> year on a $5,000 US EE Savings bond purchased in 09/1992.
    > for the years 1992, 1993 and 1994.
    >
    > The Govenment's Treasury Direct website bond calculator only
    > has historical values from 1995 to date.
    >
    > Thanks guys.
    >
    > Jeff
    >
    >


    It looks like this may give you what you want:

    http://download.cnet.com/EEBond/3000-2057_4-10000815.html?tag=mncol;4

    It will generate value and interest amounts based on
    purchase and redemption dates input by you. Redemption
    dates go back to 1990. Free trial version good for 6 months.

    --
    << ------------------------------------------------------- >>
    << The foregoing was not intended or written to be used, >>
    << nor can it used, for the purpose of avoiding penalties >>
    << that may be imposed upon the taxpayer. >>
    << >>
    << The Charter and the Guidelines for submitting posts >>
    << to this newsgroup as well as our anti-spamming policy >>
    << are at www.asktax.org. >>
    << Copyright (2011) - All rights reserved. >>
    << ------------------------------------------------------- >>
     
    paultry, Feb 23, 2011
    #4
  5. jeff_wisnia

    jeff_wisnia Guest

    paultry wrote:
    > On 2/17/2011 16:51, jeff_wisnia wrote:
    >
    >> I need to find out the dollar value of interest earned per
    >> year on a $5,000 US EE Savings bond purchased in 09/1992.
    >> for the years 1992, 1993 and 1994.
    >>
    >> The Govenment's Treasury Direct website bond calculator only
    >> has historical values from 1995 to date.
    >>
    >> Thanks guys.
    >>
    >> Jeff
    >>
    >>

    >
    > It looks like this may give you what you want:
    >
    > http://download.cnet.com/EEBond/3000-2057_4-10000815.html?tag=mncol;4
    >
    > It will generate value and interest amounts based on purchase and
    > redemption dates input by you. Redemption dates go back to 1990. Free
    > trial version good for 6 months.
    >


    Thanks to all who responded. I'm sure I've got enough to get what I need
    now.

    FYI I bought my young son a $10K EE bond in September 1992 and a couple
    of years later realized he should have been declaring the interest
    annually, since his overall income was low enough to put him in a no tax
    status.

    He started declaring that bond's interest on his 1995 return and I've
    kept track of the interest he declared every year after that, and have
    kept copies of his returns for all those years too.

    He's still young enough so his income and tax rates are pretty low, so I
    figured it might be a good idea to find out the amount of interest he
    didn't declare those first couple of years and declare it his 2010
    return along with that bond's 2010 interest. It's probably less that
    $300, but every penny counts.

    Jeff

    --
    Jeffry Wisnia
    (W1BSV + Brass Rat '57 EE)
    The speed of light is 1.8*10e12 furlongs per fortnight.

    --
    << ------------------------------------------------------- >>
    << The foregoing was not intended or written to be used, >>
    << nor can it used, for the purpose of avoiding penalties >>
    << that may be imposed upon the taxpayer. >>
    << >>
    << The Charter and the Guidelines for submitting posts >>
    << to this newsgroup as well as our anti-spamming policy >>
    << are at www.asktax.org. >>
    << Copyright (2011) - All rights reserved. >>
    << ------------------------------------------------------- >>
     
    jeff_wisnia, Feb 23, 2011
    #5
  6. jeff_wisnia

    Guest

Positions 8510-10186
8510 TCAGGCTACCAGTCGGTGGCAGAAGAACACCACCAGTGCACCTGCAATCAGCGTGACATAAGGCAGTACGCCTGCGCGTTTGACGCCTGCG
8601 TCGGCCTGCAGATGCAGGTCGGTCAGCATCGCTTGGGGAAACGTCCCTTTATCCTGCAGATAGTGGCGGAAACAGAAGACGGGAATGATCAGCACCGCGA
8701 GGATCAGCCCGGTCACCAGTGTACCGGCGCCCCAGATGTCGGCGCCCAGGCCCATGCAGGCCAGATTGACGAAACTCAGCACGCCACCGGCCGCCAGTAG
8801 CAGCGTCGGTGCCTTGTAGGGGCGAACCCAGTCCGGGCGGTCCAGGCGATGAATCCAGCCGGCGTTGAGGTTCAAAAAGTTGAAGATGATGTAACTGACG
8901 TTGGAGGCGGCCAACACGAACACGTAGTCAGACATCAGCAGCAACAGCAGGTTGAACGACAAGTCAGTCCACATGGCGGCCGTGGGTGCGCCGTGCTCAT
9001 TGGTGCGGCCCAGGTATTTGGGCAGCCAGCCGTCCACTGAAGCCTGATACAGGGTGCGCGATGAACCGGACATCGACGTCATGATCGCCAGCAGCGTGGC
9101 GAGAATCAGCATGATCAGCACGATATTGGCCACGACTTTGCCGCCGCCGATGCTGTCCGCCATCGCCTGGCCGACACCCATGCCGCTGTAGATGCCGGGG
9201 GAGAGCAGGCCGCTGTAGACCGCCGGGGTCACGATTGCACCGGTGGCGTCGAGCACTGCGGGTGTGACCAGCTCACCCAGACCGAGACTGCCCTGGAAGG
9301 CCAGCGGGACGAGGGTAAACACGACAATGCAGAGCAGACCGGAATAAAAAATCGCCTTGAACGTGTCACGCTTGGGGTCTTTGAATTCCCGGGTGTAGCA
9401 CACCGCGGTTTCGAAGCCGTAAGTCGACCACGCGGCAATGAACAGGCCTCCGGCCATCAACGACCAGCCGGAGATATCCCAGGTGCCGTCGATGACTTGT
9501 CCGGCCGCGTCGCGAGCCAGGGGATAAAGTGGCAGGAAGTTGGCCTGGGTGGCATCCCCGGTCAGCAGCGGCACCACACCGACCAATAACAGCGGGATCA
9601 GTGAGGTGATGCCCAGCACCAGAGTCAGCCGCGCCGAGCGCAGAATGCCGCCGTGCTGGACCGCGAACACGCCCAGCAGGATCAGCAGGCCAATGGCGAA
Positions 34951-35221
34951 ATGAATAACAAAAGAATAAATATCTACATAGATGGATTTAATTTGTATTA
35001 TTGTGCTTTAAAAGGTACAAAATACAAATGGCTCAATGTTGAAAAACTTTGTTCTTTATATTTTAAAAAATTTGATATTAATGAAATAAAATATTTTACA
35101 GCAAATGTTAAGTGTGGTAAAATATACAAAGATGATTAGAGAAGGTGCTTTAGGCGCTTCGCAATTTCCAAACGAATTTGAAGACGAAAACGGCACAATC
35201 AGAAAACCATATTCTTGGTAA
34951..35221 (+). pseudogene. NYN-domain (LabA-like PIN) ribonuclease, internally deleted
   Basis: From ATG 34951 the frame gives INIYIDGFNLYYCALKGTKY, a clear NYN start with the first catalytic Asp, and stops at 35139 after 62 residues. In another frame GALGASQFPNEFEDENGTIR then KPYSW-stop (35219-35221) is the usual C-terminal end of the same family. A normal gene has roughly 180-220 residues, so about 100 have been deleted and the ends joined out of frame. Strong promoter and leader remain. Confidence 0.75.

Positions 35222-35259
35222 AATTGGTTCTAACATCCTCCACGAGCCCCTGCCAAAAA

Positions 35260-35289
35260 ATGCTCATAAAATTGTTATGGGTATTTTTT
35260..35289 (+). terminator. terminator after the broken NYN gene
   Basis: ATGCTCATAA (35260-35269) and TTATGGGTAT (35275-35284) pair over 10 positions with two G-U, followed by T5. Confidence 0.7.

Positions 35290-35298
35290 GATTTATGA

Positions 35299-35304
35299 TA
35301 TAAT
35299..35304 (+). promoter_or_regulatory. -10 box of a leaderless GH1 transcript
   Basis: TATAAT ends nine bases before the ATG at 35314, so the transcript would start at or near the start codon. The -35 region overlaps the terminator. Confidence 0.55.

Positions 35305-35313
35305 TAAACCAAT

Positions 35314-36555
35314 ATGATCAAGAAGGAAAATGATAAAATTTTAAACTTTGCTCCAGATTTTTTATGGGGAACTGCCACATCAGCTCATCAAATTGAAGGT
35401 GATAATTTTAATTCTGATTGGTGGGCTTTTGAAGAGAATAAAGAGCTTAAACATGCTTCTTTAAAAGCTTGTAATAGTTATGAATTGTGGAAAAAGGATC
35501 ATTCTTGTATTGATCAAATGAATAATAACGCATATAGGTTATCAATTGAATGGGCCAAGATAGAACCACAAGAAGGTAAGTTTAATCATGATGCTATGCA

On Feb 23, 2:12 pm, jeff_wisnia <>
    wrote:

    > Thanks to all who responded. I'm sure I've got enough to get what I need
    > now.
    >
    > FYI I bought my young son a $10K EE bond in September 1992 and a couple
    > of years later realized he should have been declaring the interest
    > annually, since his overall income was low enough to put him in a no tax
    > status.
    >
    > He started declaring that bond's interest on his 1995 return and I've
    > kept track of the interest he declared every year after that, and have
    > kept copies of his returns for all those years too.
    >
    > He's still young enough so his income and tax rates are pretty low, so I
    > figured it might be a good idea to find out the amount of interest he
    > didn't declare those first couple of years and declare it his 2010
    > return along with that bond's 2010 interest. It's probably less that
    > $300, but every penny counts.


    If he made the election to report the interest as it is received, then
    he should file a 1992 tax return. If he didn't file a return, then he
    can file a 1992 return now -- the statute of limitations is still open
    if you didn't file a tax return. Then with the standard deduction
    maybe he owes nothing. If he did file a 1992 return then he can amend
    it. I'm sure the IRS will accept an amended return if you owe money,
    by normally they accept amended returns for only up to 3 years.

    --
    << ------------------------------------------------------- >>
    << The foregoing was not intended or written to be used, >>
    << nor can it used, for the purpose of avoiding penalties >>
    << that may be imposed upon the taxpayer. >>
    << >>
    << The Charter and the Guidelines for submitting posts >>
    << to this newsgroup as well as our anti-spamming policy >>
    << are at www.asktax.org. >>
    << Copyright (2011) - All rights reserved. >>
    << ------------------------------------------------------- >>
     
    , Feb 24, 2011
    #6
  7. jeff_wisnia

    Seth Guest

    In article <>,
    <> wrote:

    > I'm sure the IRS will accept an amended return if you owe money,
    >by normally they accept amended returns for only up to 3 years.


    Where does that come from? They'll only provide refunds for amended
    returns up to 3 years later, but I don't know of any rule preventing
    amending returns older than that.

    Seth

    --
    << ------------------------------------------------------- >>
    << The foregoing was not intended or written to be used, >>
    << nor can it used, for the purpose of avoiding penalties >>
    << that may be imposed upon the taxpayer. >>
    << >>
    << The Charter and the Guidelines for submitting posts >>
    << to this newsgroup as well as our anti-spamming policy >>
    << are at www.asktax.org. >>
    << Copyright (2011) - All rights reserved. >>
    << ------------------------------------------------------- >>
     
    Seth, Feb 24, 2011
    #7